Communicating Effectively

Note from the Vision Room CuratorIf you think church leaders don’t need to know about advertising, please rethink that position. Read the quotes below with the church, your target audience, and yourself substituted where appropriate.

Decades ago, I read Ogilvy on Advertising and then more recently Ken Roman’s biography,The King of Madison Avenue: David Ogilvy and the Making of Modern Advertising. I highly recommend both.

Here are ten memorable Ogilvy quotations that are relevant to any efforts to communicate effectively.

1. “The consumer isn’t a moron; she is your wife.”

2. “The best ideas come as jokes. Make your thinking as funny as possible.”

3. “Don’t bunt. Aim out of the ball park. Aim for the company of immortals.”

4. “I have a theory that the best ads come from personal experience. Some of the good ones I have done have really come out of the real experience of my life, and somehow this has come over as true and valid and persuasive.”

5. “I don’t know the rules of grammar… If you’re trying to persuade people to do something, or buy something, it seems to me you should use their language, the language they use every day, the language in which they think. We try to write in the vernacular.”

6. “Good copy can’t be written with tongue in cheek, written just for a living. You’ve got to believe in the product.”

7. “If you ever have the good fortune to create a great advertising campaign, you will soon see another agency steal it. This is irritating, but don’t let it worry you; nobody has ever built a brand by imitating somebody else’s advertising.”

8. “First, make yourself a reputation for being a creative genius. Second, surround yourself with partners who are better than you are. Third, leave them to go get on with it.”

9. “Never stop testing, and your advertising will never stop improving.”

10. “On the average, five times as many people read the headline as read the body copy. When you have written your headline, you have spent eighty cents out of your dollar. “

Read more from Bob here.

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Bob Morris

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comment_post_ID); ?> I am a senior citizen who has lived in many areas of the US, the farthest south being Virginia DC area. There are several church plants in the area--some failed, some doing well. One of the sadist failures was a plant in NW Washington near a large Presbyterian Church (I had been an elder in the church, so I knew the area) where changes in church doctrine was driving many away from the PCUSA churches. There were many mature Christians who lived in the area who were very willing to participate and give generously to the church. Its failure was a loss. The pastor and his wife lived in a VA suburb, wanted something that would appeal to their tastes, which included "praise music". There was a professional piano teacher and several people who had sung in choirs in the area. Their suggestions were completely ignored. Forget that there was joyous participation in singing hymns and silence by many for the praise music. The experienced church leaders that were attending were expected to seek the wisdom of the pastor who did not live in the area rather than have any role in leadership. There is another church plant in Northern Virginia that seems to be going the same way. My take: the pastors should get past their high-school and college days culture and get to know and appreciate the people of the community. Do not try to reproduce Intervarsity or Campus Crusade. Hymns are not a sin and "uneducated" (never graduated from college) should not be ignored as uninformed or stupid. People who have served in and/or live in the area are needed in leadership and not just to serve coffee and give. We all need to pray together and serve God in the community in which there is to be a plant. Glenna Hendricks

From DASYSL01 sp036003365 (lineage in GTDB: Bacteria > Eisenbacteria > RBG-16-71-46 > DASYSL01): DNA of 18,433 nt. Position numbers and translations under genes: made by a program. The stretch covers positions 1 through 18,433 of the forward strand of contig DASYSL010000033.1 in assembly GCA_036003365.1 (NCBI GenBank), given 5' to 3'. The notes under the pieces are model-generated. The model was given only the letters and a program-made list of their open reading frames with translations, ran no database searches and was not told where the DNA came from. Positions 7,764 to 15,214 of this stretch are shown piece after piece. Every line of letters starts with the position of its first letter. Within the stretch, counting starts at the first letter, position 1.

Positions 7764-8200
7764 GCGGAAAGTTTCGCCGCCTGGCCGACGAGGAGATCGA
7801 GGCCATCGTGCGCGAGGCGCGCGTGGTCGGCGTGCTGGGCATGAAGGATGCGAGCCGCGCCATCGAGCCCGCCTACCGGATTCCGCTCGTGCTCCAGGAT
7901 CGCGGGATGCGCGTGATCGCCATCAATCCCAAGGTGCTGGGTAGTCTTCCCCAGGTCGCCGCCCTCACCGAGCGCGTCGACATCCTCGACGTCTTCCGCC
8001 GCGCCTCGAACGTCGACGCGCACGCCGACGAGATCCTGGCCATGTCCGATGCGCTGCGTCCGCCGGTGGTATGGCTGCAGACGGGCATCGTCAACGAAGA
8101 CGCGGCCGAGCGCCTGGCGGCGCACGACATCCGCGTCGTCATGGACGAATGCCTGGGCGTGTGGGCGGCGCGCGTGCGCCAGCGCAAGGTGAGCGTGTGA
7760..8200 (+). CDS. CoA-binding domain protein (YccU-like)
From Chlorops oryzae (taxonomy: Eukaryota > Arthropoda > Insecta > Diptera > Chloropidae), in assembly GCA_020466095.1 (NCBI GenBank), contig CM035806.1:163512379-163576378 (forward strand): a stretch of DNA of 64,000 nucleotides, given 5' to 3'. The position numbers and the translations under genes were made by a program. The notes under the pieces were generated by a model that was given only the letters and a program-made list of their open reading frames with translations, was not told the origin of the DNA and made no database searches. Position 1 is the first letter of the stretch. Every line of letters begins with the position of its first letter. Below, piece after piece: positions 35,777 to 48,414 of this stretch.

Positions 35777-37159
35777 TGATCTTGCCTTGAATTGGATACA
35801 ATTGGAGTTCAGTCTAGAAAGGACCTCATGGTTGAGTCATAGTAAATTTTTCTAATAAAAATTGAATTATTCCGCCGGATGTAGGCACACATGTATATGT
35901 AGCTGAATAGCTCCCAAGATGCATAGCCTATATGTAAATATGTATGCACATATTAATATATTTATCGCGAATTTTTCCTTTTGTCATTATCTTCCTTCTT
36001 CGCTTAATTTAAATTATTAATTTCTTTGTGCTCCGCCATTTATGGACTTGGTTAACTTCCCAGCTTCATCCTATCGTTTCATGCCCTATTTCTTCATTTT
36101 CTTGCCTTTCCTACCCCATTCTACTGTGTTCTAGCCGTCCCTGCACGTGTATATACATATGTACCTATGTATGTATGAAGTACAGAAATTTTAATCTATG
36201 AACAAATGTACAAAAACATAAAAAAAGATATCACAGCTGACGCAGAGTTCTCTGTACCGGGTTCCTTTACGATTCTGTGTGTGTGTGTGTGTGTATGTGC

— Glenna Hendricks
 
comment_post_ID); ?> I like it Mac and do agree with your opinions on the matter. Thanks much
 
— winston
 
comment_post_ID); ?> In this era, we have the opportunity of professional church staff today who utilize their gifting to shape the image and atmosphere of the church organization. But the 100% real impact on the church visitors is genuine evidence of changed lives by the gospel and the active growing discipleship (just as it was in the first century church). One demonstration is financially rich believers ministering equally together with poor believers (how odd, and incredibly miraculous; all humble and bow at the foot of the cross.). It is the awesome contrast of church members vocations, race, gender, age, maturity, gifting, humility that demonstrates to visitors "there is a Spirit in the place". That first-time guest list of 10 are "physical excuses", not spiritual excuses. Those don't tell the story. The condition of facilities and publicly greeting people have zero to do with it. The power of God in and through believers lives dedicated to impact other people with their relationship bridge-building of acceptance of the lost around them. Empowered believers are infectious, loving, helpful, giving, self-less, dynamic, compelling, bold, Christ-filled. As I have been in many church settings domestically and internationally, the facilities can be poor, and yet the fellowship can still be rich. We need to operate with first church humility. People come to Christ on His terms, not on our human abilities of hospitality. A huge catastrophe in a community, disaster relief brings lots of people into churches – many come to the church in those terrible conditions no matter the physical condition of the local church. Off the condition of facility, and onto the condition of God's people (living stones).... and everything else will grow.... and the other physical issues will be corrected by the staff.
 
— Russ Wright
 

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